When I first started waggler fishing many years ago it was with Mitchell Match reels, which didn’t have line clips. I seem to remember hanging quite a few floats in the trees! That rarely happens these days because I can clip up with modern fixed-spool designs, much like you would do when feeder fishing. After a careful initial cast, I anchor the line and then start releasing a turn or two, until with further casting my insert waggler is landing much closer to any features. I can then wind it in a bit if I want to drop the rig deeper down the far shelf, but also explore tighter in if the fish back off. Plumbing up my second feed line over to the left – out in open water – had revealed a similar depth to what I had at the bottom of the far side shelf. The lake shallowed up there, leading into a bay. I only use a tiny piece of tungsten putty on the hook as a depth-finder with my wagglers, which is better than heavy plummets that tend to boomerang against the float’s locking shot.
The skimmers kept coming on my caster feed line, even taking on the drop, which is unusual in the depths of winter. Gradually I began to realise that most of these fish were not proper skimmers but instead, I suspected, silver bream. They had much bigger than average eyes and a pinkish/orange tinge to their underside fins. They certainly looked very similar to the renowned silver bream I used to catch years ago on the venue where all the various records have been caught, Mill Farm Fishery in Sussex. These fish seemed a lot more active than normal skimmers, competing up in the water for regular loose feed. A few decent roach also butted in on the action, along with a rudd and a half-pound chub. I imagined there might be some fair-sized chub in this lake, being right next to the River Bain, which apparently produces this species and some big roach. I decided to give the far side a rest and try a 4mm pellet over my closer feed line. That brought a few proper skimmers up to 12oz.
Although I was catching well, I decided to go for a walk to get a better idea what the lake was all about. The owner, Mick Saunders, was fishing down one end and had just latched into carp number 13 of his session, pole fishing close to a big bed of rushes. He reckoned to have well over 50lbs, while a couple of other regulars were doing well, saying the carp had only just started showing after the long cold snap. The other side of the island, to where I was fishing, was wider and more likely to be where any bigger bream might live. I noted there was an electric otter fence all around the lake, which must have cost a small fortune to instal. The River Bain that flows along the far side of the complex didn’t boast many features, having been dredged into what looked more like a flowing drain, with high grassy banks. I was told a couple of long glides had produced some 5lb-plus chub in the past, but information on this small river is sketchy, to say the least. I would have to plan another visit soon. There were not many other anglers about, so I returned to my swim.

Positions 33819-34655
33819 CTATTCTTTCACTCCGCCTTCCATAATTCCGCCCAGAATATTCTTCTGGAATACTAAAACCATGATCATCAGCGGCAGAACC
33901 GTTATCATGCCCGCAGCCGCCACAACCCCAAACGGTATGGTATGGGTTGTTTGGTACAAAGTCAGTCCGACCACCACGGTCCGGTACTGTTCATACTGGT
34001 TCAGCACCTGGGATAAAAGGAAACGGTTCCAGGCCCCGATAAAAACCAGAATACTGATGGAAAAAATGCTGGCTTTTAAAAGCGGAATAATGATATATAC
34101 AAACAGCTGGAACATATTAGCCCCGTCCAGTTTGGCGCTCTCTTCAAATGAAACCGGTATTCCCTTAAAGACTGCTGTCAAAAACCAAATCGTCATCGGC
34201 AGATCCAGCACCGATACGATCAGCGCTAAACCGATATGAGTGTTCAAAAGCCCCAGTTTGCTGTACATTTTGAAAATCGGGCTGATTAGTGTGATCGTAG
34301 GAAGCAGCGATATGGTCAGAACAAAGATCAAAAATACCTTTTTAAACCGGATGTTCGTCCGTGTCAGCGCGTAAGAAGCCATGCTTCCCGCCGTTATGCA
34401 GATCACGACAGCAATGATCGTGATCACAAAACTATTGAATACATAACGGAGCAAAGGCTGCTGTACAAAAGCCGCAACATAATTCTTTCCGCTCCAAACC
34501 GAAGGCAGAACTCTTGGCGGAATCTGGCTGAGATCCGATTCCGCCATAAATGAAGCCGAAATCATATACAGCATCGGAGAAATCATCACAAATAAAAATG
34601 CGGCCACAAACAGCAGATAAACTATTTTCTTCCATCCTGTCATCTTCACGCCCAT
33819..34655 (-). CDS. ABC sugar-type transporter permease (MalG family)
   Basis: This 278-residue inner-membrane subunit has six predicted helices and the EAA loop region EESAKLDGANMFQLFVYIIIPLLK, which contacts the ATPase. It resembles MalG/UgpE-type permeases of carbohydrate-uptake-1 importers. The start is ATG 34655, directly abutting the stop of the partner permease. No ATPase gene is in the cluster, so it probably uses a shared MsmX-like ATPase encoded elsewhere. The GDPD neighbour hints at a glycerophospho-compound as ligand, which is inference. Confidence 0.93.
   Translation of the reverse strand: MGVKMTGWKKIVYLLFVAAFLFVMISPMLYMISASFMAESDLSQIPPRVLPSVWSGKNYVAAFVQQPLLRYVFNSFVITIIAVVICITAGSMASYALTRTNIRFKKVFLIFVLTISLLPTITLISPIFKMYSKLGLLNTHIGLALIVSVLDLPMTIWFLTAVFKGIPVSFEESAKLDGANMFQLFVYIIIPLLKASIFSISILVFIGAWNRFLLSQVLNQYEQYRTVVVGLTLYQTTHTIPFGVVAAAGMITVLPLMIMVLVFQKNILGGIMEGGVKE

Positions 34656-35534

TURNING THE CORNER
After such a long and severe winter, along with all the other problems that came with it, things were finally looking up. I wasn’t catching big fish, but plenty of reasonable silver bream, skimmers and roach, with most needing a landing net. I always enjoy busy sessions like this, especially since missing my match fishing for the past couple of months. I had a good waggler session like this on the Fossdyke Canal Winter League just before the latest lockdown, catching mainly caster roach on that occasion for a section win. The league had to be cancelled after that, when I was just getting to grips with the stretches being used. I certainly would have been happy with a catch like I amassed on this occasion, which must be around the 30lb mark. Most fish came from the island, which I fed quite heavily with casters in the end, trying to find more of the chub. But that tactic only made the silver bream feed more confidently. The closer pellet line never really happened, but was worth trying.